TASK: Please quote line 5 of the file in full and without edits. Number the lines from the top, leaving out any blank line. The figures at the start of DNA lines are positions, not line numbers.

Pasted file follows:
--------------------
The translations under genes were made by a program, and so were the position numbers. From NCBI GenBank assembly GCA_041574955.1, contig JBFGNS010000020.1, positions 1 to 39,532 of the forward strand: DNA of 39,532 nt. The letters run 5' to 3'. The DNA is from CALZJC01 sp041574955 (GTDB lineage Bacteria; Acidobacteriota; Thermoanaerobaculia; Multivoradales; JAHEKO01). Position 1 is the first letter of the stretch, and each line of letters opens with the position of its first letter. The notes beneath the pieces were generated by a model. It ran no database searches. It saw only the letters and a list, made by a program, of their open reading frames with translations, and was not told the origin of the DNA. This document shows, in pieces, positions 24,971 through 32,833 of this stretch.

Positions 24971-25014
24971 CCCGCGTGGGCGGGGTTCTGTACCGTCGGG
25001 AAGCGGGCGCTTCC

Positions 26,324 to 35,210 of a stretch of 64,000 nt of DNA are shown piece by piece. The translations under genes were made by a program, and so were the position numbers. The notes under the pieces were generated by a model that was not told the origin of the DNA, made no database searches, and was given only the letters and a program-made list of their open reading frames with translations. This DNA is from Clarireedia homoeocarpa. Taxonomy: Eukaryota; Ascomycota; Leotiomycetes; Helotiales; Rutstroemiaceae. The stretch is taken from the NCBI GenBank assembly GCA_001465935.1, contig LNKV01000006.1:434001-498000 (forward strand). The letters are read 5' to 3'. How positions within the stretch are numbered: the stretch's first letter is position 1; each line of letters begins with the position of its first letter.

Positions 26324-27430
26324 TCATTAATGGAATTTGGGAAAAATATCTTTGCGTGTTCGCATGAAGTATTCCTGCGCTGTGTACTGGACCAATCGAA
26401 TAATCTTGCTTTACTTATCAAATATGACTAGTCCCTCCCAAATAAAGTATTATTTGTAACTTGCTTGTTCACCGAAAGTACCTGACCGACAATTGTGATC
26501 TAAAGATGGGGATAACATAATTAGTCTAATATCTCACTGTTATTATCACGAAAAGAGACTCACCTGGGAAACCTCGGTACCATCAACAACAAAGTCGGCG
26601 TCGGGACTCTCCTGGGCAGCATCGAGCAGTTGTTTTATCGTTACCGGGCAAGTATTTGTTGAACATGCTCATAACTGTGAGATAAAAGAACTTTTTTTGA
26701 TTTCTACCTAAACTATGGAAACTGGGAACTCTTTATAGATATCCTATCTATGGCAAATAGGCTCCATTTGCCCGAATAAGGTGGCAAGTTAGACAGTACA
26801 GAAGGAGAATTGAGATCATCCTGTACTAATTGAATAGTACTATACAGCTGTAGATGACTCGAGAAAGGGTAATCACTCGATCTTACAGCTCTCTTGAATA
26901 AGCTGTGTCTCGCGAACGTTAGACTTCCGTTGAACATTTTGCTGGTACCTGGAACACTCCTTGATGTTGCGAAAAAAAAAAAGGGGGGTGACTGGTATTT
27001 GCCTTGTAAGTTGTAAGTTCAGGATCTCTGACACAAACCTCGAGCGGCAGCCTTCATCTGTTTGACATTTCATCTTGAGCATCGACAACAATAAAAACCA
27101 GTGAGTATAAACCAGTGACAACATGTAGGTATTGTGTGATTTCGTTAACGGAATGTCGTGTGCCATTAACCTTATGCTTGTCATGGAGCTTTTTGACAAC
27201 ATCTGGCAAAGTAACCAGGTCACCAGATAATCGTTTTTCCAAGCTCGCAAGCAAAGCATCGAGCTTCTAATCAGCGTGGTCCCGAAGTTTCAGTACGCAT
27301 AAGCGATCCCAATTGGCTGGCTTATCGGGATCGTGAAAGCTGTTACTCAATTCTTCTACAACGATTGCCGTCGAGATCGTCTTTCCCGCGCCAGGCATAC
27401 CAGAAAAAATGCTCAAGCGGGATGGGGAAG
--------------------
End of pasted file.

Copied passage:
Positions 26,324 to 35,210 of a stretch of 64,000 nt of DNA are shown piece by piece. The translations under genes were made by a program, and so were the position numbers. The notes under the pieces were generated by a model that was not told the origin of the DNA, made no database searches, and was given only the letters and a program-made list of their open reading frames with translations. This DNA is from Clarireedia homoeocarpa. Taxonomy: Eukaryota; Ascomycota; Leotiomycetes; Helotiales; Rutstroemiaceae. The stretch is taken from the NCBI GenBank assembly GCA_001465935.1, contig LNKV01000006.1:434001-498000 (forward strand). The letters are read 5' to 3'. How positions within the stretch are numbered: the stretch's first letter is position 1; each line of letters begins with the position of its first letter.